After news of the inquiry broke, Patricia Cook-Ferguson, president of the Baltimore County branch of the
, wrote to the Justice Department, insisting on a "thorough investigation" and mentioning the organization's "long-standing concern regarding a deficiency" in hiring, retaining and promoting African-Americans in the county police and fire departments.
The federal agency's focus on entry-level positions is typical of these inquiries, Tiefer said, as that's where the greatest potential lies for expanding African-American representation in the departments.
The federal agency does not impose quotas, but Tiefer said it will want to hear what the county's goals are and how it plans to meet them.
"What carries weight with Justice Department lawyers is some combination of effort and minority levels among applicants and among entry-level hires," Tiefer said.
He said the Justice Department could seek an array of remedies. The agency could ask that the county change its recruiting and hiring procedures, including changes in written tests. It could order the department to establish a fund to compensate minorities who have experienced hiring discrimination, and provide priority job offers for minorities who meet all job requirements.
As part of the settlements with the county in 1979 and 1980, the federal agency established goals for hiring minorities and women.
Kamenetz has already begun making the county's case. His 10-page letter to Cummings last month — with a copy to a Justice Department official — argued that both departments "have made significant progress" and included details of county efforts and results.
Kamenetz said that through 2015, the Police Department plans to devote nearly two-thirds of recruitment efforts to areas with significant "minority" populations. He said the county wants minorities — which it defines as nonwhite people — to make up at least a third of all applicants. In 2011, Kamenetz said, the department topped the applicant goal with 46 percent of applicants for police officer jobs.
In the fire department, Kamenetz wrote that of the 114 people who were hired for uniformed positions in the last two years, 39 percent were minorities. Information compiled by the county says that of those, 34 percent were African-American.
Tiefer said those numbers show "they're going in the right direction" and would be significant in any Justice Department investigation.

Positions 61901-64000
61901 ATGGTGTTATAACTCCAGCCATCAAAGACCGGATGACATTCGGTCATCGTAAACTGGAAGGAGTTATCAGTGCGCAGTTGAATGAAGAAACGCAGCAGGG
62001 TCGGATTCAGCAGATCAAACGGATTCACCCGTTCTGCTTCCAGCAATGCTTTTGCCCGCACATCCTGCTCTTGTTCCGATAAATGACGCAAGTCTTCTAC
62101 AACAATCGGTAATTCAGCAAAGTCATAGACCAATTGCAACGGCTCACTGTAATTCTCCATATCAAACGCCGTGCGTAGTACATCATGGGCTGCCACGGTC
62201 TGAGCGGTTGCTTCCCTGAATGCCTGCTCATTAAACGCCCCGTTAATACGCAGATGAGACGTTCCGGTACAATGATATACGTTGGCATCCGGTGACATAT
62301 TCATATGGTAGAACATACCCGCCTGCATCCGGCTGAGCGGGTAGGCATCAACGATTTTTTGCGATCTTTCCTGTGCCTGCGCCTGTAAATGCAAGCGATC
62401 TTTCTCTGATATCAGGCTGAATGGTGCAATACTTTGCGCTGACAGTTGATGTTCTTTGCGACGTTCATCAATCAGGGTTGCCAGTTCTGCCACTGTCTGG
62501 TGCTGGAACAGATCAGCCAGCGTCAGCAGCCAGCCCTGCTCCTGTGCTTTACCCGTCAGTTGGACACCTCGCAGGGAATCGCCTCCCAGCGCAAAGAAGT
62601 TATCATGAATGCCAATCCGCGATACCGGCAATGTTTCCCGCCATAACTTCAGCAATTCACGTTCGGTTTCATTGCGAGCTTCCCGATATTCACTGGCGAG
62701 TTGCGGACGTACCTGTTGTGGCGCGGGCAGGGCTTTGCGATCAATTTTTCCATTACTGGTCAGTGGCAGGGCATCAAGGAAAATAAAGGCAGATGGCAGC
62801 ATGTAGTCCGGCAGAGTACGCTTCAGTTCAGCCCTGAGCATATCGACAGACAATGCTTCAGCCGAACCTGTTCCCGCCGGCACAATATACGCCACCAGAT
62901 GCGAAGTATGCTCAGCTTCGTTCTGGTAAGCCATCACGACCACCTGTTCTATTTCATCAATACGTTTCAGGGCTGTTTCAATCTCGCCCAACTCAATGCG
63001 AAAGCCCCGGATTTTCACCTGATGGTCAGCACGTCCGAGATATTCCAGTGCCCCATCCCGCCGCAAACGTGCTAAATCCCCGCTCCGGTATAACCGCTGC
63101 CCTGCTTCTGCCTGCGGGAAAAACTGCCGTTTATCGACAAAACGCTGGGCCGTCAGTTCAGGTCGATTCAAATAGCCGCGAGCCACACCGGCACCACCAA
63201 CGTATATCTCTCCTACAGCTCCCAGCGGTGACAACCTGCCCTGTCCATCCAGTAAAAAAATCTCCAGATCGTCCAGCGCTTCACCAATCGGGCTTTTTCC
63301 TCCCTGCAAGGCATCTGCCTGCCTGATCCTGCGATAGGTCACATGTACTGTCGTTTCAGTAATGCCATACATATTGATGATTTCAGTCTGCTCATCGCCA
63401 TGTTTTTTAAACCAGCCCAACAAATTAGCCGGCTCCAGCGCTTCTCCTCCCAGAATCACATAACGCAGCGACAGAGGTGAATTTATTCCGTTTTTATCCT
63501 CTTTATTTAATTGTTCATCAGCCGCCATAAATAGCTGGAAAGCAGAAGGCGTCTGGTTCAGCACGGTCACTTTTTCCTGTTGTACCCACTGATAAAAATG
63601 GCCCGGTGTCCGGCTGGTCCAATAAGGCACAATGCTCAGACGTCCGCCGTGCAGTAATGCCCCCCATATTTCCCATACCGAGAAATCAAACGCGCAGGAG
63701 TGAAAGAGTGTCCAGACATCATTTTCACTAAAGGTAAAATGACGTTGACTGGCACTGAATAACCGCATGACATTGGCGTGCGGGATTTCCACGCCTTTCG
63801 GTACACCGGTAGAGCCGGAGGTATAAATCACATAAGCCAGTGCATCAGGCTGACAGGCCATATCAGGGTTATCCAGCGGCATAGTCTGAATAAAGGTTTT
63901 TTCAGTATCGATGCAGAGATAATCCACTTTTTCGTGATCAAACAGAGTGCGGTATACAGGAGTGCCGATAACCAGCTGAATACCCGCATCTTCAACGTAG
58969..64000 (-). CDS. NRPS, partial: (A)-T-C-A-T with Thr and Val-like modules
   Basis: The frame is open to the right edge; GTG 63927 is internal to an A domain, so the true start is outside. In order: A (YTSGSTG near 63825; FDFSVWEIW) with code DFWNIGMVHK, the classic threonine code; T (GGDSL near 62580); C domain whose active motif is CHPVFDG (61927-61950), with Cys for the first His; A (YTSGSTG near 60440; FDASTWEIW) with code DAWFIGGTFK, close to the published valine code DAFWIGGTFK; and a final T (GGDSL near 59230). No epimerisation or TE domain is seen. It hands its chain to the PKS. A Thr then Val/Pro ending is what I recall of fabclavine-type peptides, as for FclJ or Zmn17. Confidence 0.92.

Police Major Joseph E. Burris, who has approved all hiring since August 2009, acknowledged that the contingent of African-Americans remained about 9 percent or 10 percent for years. In the last four or five years, he said, efforts to hire minorities have been hampered by low turnover. He said more officers appear to be staying put both because of poor economic conditions and an economic incentive program designed to encourage senior officers to stay on the job longer.
Before 2008, he said, the department could usually count on about 100 officers leaving every year and two academy classes each year with 50 to 60 recruits each. The numbers of recruits in each class then dropped about in half, and last year there was only one recruiting class of 35.
"If we have class sizes of 50 to 60, we can make a difference" in African-American representation in the department, Burris said. "We are not satisfied with 11 percent" black representation in the department, he said, adding that Police Chief Jim Johnson "wants the Police Department to mirror the community we serve."
Johnson, who was appointed police chief in 2007, was recognized in 2010 by the Blue Guardians for his commitment to diversity. Last year, he received the Trailblazer Award from the Baltimore County branch of the NAACP for his willingness to listen to the concerns of African-Americans in the county.
Davis, the current Woodlawn precinct commander who worked under Burris as commander of the employment section from August 2010 to last December, said he made some changes meant to expand the African-American applicant pool. He revived the field recruiter program that had been allowed to lapse, adding to the two full-time recruiters six police officers — including some African-Americans — who could be called upon to work as recruiters for short periods of time.
"The issue is getting enough minorities in the door so they can take the test," Davis said. More minority applicants, he said, would result not only in more hires but more promotions.
Blackwell, the retired fire director, was the head of the department's applicant unit from 2007 to 2011. If he could change anything in department practices, he said, he would like to see less preference given to applicants with volunteer firefighting experience, as that effectively favors whites. Last year, he said, about 85 percent of those in the last recruit class had experience as volunteers.
Blackwell was hired in 1982, as the county was operating under Justice Department oversight after settling the lawsuit, filing regular reports on minority hiring. He remembers some grumbling among his white colleagues about that, but said, "they would accept you once you showed you could do your job."
The current investigation decades later could lead to the same sort of federal oversight. Davis said the test will be what happens over the long term, when the pressure lets up.
"Will the department do the right thing for the right reasons? That's what remains to be seen," he said.
Minority representation in police, fire departments
Black population: 26 percent
Black contingent in police dept.: 10.9
Black contingent in fire dept.: 15.6
Black population: 63.7
Police dept.: 41.4
Fire dept.: 32
Black population: 64.5
Police dept.: 44
Fire dept.: 34
Black population: 17.5
Police dept.: 15.2
Fire dept.: 11.3
Black population: 15.5
Police dept.: 7.1
Fire dept.: 5.9